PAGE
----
Ghatu Subhash, a professor of mechanical and aerospace engineering at UF, studies how materials such as ceramics, metals and industrial-strength glass react to extreme conditions, including pressures rivaling those at the Earth’s center and temperatures higher than 2,000 degrees Fahrenheit.
By designing and testing materials against extreme pressures, temperatures, impacts, radiation and more, Subhash illuminates their structural and mechanical properties. His research helps other experts address key problems in a range of disciplines, including ecology, biology, archaeology and medicine.
“Materials are fundamental for development of every field – we can’t make machines or fly airplanes without the right materials,” he said. “They have defined human progress since the very beginning.”
Subhash, who arrived at UF in 2006, has won grants totaling over $12 million and published nearly 200 peer-reviewed research papers. He is currently the principal investigator on two grants from the U.S. Department of Defense to create materials for body armor that can protect soldiers from high-velocity bullets and a grant from the U.S. Department of Energy to build materials that can withstand nuclear reactions. He is also a co-principal investigator on a National Science Foundation grant to engineer artificial tissues that can mimic human organ functions.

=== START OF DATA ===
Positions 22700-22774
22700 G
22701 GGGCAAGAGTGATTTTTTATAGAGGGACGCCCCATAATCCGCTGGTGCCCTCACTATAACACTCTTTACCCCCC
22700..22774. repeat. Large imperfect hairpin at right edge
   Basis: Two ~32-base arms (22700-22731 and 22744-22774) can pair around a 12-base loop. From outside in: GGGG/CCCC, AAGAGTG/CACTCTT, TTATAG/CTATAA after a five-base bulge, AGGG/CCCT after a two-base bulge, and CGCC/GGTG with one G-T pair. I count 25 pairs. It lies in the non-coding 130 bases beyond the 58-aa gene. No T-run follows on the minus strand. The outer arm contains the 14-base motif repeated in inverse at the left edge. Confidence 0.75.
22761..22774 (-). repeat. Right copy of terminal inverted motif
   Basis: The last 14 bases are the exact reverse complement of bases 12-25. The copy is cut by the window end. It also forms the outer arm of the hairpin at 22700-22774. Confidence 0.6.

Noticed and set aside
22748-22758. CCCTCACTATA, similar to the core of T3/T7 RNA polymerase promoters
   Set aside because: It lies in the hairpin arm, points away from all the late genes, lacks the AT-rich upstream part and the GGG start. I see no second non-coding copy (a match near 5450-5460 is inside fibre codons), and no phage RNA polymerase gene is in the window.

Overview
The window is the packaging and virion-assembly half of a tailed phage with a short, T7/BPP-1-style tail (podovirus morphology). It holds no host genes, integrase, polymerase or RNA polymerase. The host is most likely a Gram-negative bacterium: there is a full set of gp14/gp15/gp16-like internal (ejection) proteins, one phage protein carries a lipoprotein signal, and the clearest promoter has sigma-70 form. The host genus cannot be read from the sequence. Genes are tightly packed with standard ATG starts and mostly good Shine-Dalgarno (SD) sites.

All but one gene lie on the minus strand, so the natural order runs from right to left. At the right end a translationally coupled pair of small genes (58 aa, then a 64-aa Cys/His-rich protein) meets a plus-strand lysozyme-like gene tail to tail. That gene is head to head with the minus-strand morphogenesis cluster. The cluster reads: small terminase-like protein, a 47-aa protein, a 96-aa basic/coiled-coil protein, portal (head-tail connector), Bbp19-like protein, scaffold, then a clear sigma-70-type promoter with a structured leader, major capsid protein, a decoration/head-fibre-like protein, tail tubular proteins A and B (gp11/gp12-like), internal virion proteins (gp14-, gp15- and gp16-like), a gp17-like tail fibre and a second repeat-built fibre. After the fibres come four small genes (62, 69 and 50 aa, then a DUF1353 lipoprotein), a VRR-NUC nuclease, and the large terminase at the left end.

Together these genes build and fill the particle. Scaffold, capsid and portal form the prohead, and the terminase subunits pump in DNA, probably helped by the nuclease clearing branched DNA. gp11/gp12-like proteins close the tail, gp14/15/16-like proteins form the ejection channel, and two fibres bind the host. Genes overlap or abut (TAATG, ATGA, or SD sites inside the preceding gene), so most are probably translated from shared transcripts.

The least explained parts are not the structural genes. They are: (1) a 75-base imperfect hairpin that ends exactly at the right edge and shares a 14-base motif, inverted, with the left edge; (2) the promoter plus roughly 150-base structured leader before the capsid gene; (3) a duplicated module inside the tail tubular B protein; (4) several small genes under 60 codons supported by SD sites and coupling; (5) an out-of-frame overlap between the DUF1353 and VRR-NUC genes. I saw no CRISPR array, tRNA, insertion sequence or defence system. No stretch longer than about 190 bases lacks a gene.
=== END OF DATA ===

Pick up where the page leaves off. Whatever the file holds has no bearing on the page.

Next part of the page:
He and his team have also played a key role in understanding how the walls of Castillo de San Marco, a nearly 350-year-old Spanish fort in St. Augustine made of compressed shell fragments, were able to absorb artillery fire while other structures crumbled. Their findings were featured on PBS and in Atlas Obscura in 2019.
“It’s the science that drives our curiosity,” Subhash said. “It’s fun and extremely satisfying to delve into these materials and unearth mystery behind their secrets.”
He said two mentors, first while he earned his Ph.D. from the University of California and then while he was a postdoctoral researcher at the California Institute of Technology, introduced him to the “beautiful and complex” process of discovering new properties of matter. As the director of the Department of Mechanical and Aerospace Engineering’s Laboratory for Dynamic Response of Advanced Materials, he has supervised nearly 35 Ph.D. students and 33 undergraduates.
“I love working with a diverse group of students. They bring new ideas, vitality and creativity into the scientific approaches in research,” Subhash said. “They have been pillars of my success. I owe them a lot.”
Learn more about Subhash’s work.